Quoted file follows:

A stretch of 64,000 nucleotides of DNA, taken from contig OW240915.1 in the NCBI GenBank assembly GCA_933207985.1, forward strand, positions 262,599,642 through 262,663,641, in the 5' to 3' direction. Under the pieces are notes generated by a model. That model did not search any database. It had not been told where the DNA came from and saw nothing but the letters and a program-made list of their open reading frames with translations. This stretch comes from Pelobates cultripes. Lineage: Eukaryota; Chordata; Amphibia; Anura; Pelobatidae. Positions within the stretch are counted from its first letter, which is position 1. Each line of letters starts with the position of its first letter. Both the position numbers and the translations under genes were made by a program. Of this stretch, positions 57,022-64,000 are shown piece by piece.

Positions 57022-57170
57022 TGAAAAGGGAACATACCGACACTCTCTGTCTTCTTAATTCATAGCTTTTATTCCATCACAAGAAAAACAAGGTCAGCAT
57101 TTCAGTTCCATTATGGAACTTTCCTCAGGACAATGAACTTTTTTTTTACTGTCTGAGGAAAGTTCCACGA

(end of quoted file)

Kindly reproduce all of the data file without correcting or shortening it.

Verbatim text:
A stretch of 64,000 nucleotides of DNA, taken from contig OW240915.1 in the NCBI GenBank assembly GCA_933207985.1, forward strand, positions 262,599,642 through 262,663,641, in the 5' to 3' direction. Under the pieces are notes generated by a model. That model did not search any database. It had not been told where the DNA came from and saw nothing but the letters and a program-made list of their open reading frames with translations. This stretch comes from Pelobates cultripes. Lineage: Eukaryota; Chordata; Amphibia; Anura; Pelobatidae. Positions within the stretch are counted from its first letter, which is position 1. Each line of letters starts with the position of its first letter. Both the position numbers and the translations under genes were made by a program. Of this stretch, positions 57,022-64,000 are shown piece by piece.

Positions 57022-57170
57022 TGAAAAGGGAACATACCGACACTCTCTGTCTTCTTAATTCATAGCTTTTATTCCATCACAAGAAAAACAAGGTCAGCAT
57101 TTCAGTTCCATTATGGAACTTTCCTCAGGACAATGAACTTTTTTTTTACTGTCTGAGGAAAGTTCCACGA